Let’s get the big thing out of the way first: Stastny will be expensive, but he will not (should not) be getting much of a raise on his $6.6 million salary. Stastny hasn’t sniffed 70 points since the 2009-2010 season, and his 60 points this past season were his highest since that year. That said, Stastny has also been playing behind Matt Duchene and ahead of Ryan O’Reilly in Colorado (holy depth Batman!), so he’s not getting the prime matchups either.
But Stastny’s worth goes beyond the stat sheet. Stastny not only puts up decent points, he’s a #fancystats darling.
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Would acquiring Spezza make the Rangers stronger?
The Rangers need an elite playmaking center, Jason Spezza wants out of Ottawa and the Senators General manager, Bryan Murray has already publicly admitted he won’t get full value for his star center. There are countless reasons why Jason Spezza makes sense for the Rangers, not least because of positional need. Of course, with the Ducks, Blues and other Western Conference teams heavily rumoured to be looking at Spezza, the Rangers may not even be in the picture. This much we do know; the Rangers have a need, Spezza has ten teams he won’t go to and that list doesn’t include the Rangers.
The Rangers had their opportunities against the Kings in the Cup Finals. They didn’t make it a closer series in part because they did not convert enough on the powerplay and because the Kings were the better team down the middle. Spezza helps address both issues. He has been a powerplay force, he is an elite playmaking centre and he is strong in the face off circles.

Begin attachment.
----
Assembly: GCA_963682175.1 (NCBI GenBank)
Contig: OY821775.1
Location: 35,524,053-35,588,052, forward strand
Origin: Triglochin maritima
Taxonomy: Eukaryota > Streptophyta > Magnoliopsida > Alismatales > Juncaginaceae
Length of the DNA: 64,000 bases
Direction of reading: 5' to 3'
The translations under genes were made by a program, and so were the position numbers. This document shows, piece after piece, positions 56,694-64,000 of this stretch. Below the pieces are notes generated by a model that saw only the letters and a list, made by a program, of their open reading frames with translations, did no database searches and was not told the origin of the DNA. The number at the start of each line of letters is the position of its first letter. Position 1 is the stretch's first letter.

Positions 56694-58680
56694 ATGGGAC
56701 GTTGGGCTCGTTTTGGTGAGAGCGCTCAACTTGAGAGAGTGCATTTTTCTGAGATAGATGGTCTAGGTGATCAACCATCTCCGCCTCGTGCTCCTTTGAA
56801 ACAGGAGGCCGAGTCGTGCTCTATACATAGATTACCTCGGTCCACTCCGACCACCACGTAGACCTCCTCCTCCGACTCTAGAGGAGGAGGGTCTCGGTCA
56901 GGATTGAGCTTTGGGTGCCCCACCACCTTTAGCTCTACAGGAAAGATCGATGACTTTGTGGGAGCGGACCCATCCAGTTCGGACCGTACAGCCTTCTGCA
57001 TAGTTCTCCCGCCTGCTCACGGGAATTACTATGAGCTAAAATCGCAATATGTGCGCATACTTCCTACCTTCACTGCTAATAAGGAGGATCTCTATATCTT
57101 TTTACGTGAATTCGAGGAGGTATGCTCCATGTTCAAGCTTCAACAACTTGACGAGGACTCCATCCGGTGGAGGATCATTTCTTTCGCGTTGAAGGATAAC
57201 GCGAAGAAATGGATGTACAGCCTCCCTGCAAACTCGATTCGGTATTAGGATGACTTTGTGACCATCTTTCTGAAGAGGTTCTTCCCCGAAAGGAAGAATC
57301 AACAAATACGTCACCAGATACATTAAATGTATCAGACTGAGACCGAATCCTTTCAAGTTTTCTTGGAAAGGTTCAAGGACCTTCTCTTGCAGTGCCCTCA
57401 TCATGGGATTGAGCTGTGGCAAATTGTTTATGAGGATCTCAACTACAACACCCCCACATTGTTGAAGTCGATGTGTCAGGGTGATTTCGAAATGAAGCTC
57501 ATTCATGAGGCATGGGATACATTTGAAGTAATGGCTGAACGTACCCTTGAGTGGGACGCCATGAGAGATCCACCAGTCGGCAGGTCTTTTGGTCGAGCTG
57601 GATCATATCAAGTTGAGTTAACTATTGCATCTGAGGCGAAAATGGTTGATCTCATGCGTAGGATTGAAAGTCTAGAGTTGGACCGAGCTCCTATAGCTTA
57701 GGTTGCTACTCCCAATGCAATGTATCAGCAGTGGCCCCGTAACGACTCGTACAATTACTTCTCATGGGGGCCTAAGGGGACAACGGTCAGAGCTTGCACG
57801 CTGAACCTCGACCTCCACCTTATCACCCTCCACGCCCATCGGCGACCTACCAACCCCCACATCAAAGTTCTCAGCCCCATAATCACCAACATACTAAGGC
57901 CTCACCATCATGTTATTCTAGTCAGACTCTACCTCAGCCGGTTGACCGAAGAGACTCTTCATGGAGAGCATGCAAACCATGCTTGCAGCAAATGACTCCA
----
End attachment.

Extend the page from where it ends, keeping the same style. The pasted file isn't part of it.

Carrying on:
Perhaps most crucially is the fact that Spezza doesn’t come with a significant contractual commitment. With only one year on his remaining deal the Rangers wouldn’t need to commit to Spezza before seeing whether he can perform on the New York stage and given the acknowledgement by Murray he will likely get less than equal value there’s a chance for the Rangers to steal an elite player who fills a need.
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Dan Girardi – What a roller coaster year Girardi just completed. He looked totally lost at the beginning of the season (like several Blueshirts), but quickly turned around his game and played like his old self during the second-half. Management was convinced that Girardi’s early-season hiccups were an anomaly and rewarded him with a six-year, $33 million contract, essentially choosing Girardi over captain Ryan Callahan. But Girardi again looked like a liability once the playoffs started, culminating in his train wreck performance (mixed with a healthy share of bad luck) during the Stanley Cup Final that left many fans calling for a trade. Girardi had no more than a dislocated finger during the playoffs, so his pylon-like play should raise eyebrows given the substantial financial commitment New York made to him just a few months prior. Nevertheless, Girardi has been a tremendous player for the Rangers during his eight-year career, and, just as Brad Richards did at the start of this year, Girardi seems likely to bounce-back from this most recent embarrassment in a big way. Grade: B-
Anton Stralman – For almost his entire tenure in blue, Stralman was the most underappreciated player on the team. But thanks to his particularly stellar play during the postseason and some gushing comments from talking heads and bloggers alike, Stralman is now viewed as a must-keep player by many fans. Advanced metrics make Stralman look like a true stud, but he’s been a very good second-pairing defender, not necessarily a $5 million a year blueliner. Stralman contributes next to nothing offensively – though some argue that his possession metrics suggest he was a victim of bad luck and believe Stralman actually does far more to help the attack than his point total indicates. Stralman has certainly emerged as a very good defender, but he seems like a guy that was underrated for so long, he’s now overrated. Grade: A-